Earlier this month, the United States Patent and Trademark Office (“USPTO”) released an official examination guide in response to the Agricultural Improvement Act of 2018 (“2018 Farm Bill”) and associated applications. While the guide offers some clarity for the federal registration of trademarks for prospective hemp mark holders, it also highlights the absence of a complete and cohesive federal framework for the hemp industry.
In the guide, the USPTO reinforces their stance on the refusal of applications for goods or services associated with a federally illegal substance, noting that the Controlled Substances Act (the “CSA”) prohibits the manufacturing, distributing, dispensing, or possession of “Marijuana,” which it defines as “all parts of the plant Cannabis sativa L., whether growing or not; the seeds thereof; the resin extracted from any part of such plant; and every compound, manufacture, salt, derivative, mixture, or preparation of such plant, its seeds or resin,” although this definition is subject to some exceptions. The 2018 Farm Bill added an exemption to the definition of Marijuana under the CSA to include “Hemp,” defined as “the plant Cannabis sativa L. and any part of that plant, including the seeds thereof and all derivatives, extracts, cannabinoids, isomers, acids, salts, and salts of isomers, whether growing or not, with a delta-9 tetrahydrocannabinol [THC] concentration of not more than 0.3 percent on a dry weight basis.” In effect, the 2018 Farm Bill removed Hemp from the list of controlled substances contained within the CSA.
Cannabidiol (“CBD”), one of the more popular compounds derived from Hemp, has created a boom in market interest and is accordingly addressed in the USPTO’s guide. CBD’s use as a food additive or in dietary supplements has produced significant confusion as authorities increasingly cite concern over violations to U.S. Food and Drug Administration (“FDA”) regulations. According to the Federal Food Drug and Cosmetic Act (“FD&C”), products containing substances currently being researched or yet to be approved by the FDA breach current federal guidelines. Since CBD is in the process of FDA clinical testing and is present in existing FDA-approved drugs, the USPTO concludes, “registration of marks for foods, beverages, dietary supplements, or pet treats containing CBD will still be refused as unlawful under the FD&C, even if derived from hemp, as such goods may not be introduced lawfully into interstate commerce.”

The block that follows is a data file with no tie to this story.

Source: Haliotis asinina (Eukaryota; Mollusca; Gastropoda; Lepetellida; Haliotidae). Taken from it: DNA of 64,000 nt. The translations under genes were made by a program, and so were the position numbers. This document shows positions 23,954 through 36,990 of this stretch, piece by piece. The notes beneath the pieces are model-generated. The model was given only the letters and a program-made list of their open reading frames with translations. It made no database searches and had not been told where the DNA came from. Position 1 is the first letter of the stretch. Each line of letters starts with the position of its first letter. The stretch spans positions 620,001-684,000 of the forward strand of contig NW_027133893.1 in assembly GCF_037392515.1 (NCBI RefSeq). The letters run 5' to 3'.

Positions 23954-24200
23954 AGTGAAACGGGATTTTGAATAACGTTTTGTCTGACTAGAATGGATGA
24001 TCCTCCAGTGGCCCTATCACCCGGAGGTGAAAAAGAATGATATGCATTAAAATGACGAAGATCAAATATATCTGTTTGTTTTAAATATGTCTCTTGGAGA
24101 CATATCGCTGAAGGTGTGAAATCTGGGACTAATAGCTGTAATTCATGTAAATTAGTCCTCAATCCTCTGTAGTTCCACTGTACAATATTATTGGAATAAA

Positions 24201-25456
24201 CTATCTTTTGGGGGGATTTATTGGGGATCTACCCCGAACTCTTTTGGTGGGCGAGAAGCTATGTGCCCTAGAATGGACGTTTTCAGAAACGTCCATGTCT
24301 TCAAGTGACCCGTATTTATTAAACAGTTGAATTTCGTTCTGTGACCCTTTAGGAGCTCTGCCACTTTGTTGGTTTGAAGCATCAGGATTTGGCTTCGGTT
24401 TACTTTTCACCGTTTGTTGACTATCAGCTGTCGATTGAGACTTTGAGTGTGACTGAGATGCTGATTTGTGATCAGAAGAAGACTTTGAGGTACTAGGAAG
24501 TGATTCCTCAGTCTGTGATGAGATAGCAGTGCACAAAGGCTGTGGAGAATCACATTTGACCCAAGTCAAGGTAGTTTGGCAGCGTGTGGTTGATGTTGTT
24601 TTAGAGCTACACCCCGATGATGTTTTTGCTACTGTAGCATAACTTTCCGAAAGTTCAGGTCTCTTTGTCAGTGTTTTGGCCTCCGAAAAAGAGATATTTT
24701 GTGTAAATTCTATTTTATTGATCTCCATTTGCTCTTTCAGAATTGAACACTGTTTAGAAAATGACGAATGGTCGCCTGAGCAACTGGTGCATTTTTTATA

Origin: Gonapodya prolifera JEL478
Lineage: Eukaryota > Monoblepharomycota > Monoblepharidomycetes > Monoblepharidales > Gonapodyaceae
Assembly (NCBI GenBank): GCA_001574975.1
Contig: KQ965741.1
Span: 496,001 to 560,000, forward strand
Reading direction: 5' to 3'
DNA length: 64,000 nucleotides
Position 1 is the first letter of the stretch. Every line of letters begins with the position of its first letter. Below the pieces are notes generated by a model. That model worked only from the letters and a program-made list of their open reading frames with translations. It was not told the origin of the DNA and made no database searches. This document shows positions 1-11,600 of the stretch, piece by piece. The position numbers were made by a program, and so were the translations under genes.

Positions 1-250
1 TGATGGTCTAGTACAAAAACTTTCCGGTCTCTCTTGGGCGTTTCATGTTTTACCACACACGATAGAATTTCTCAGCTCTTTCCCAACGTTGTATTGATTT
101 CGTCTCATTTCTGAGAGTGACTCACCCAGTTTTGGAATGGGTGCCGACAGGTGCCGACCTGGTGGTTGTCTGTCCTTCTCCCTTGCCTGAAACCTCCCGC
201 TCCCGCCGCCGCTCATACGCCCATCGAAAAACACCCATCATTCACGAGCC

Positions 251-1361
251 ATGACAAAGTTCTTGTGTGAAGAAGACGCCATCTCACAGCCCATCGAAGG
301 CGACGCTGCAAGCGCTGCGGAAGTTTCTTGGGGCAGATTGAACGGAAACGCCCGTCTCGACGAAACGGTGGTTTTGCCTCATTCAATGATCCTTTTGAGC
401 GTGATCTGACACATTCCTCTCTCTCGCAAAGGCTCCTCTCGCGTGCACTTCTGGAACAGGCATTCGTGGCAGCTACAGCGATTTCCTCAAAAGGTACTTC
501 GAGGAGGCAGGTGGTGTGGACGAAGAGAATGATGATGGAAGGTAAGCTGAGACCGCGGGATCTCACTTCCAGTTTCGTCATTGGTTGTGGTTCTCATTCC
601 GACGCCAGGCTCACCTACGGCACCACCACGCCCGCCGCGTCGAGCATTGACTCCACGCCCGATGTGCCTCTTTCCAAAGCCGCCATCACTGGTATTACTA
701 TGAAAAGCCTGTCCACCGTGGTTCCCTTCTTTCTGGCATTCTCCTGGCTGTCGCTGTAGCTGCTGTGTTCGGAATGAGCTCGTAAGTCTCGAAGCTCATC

It is unclear whether Hemp cultivators will be able to successfully register trademarks related to the cultivation or production of Hemp under the USPTO’s new regulations. In order to assess applications involving the production of Hemp, the USPTO examines individual applicant authorization as determined by the 2018 Farm Bill to conduct said operations. The bill states that approval for commercial Hemp operations must be issued by a state, territory, or tribal government in accordance with a production plan certified by the U.S. Department of Agriculture (“USDA”). Unfortunately, as the USPTO notes, “to date, the USDA has not promulgated regulations, created its own hemp-production plan, or approved any state or tribal hemp-production plans,” meaning that state agencies, tribes, or institutions of higher education are the only parties permitted to produce hemp. Until the eventual adoption of a USDA hemp policy, there is not an established procedure for validating lawful hemp cultivation operations.
The USPTO rules also address mark applications received prior to the 2018 Farm Bill’s passing. Intent-to-use applications for hemp products received by the agency before December 20, 2018, will be refused on the grounds of, “the unlawful use or lack of bona fide intent to use in lawful commerce under the CSA,” at the time of filing. In order to resubmit for further review, applicants must amend the filing date to December 20, 2018, as well as specify that products contain federally permissible levels of THC in the identification of goods. Additionally, applications received in connection with products already used in commerce will need to make the same corrections.
Despite the legal explanation provided for Hemp or Hemp-derivative mark applications, the USPTO’s new procedures raise some concern. The exact number of received mark applications in need of amending is unknown, as is the means by which the USPTO plans to assign priority for returned applications. Filing dates can be critical for settling trademark disputes, creating a substantial logistical challenge in processing and responding to the amended applications all using the December 20, 2018 file date.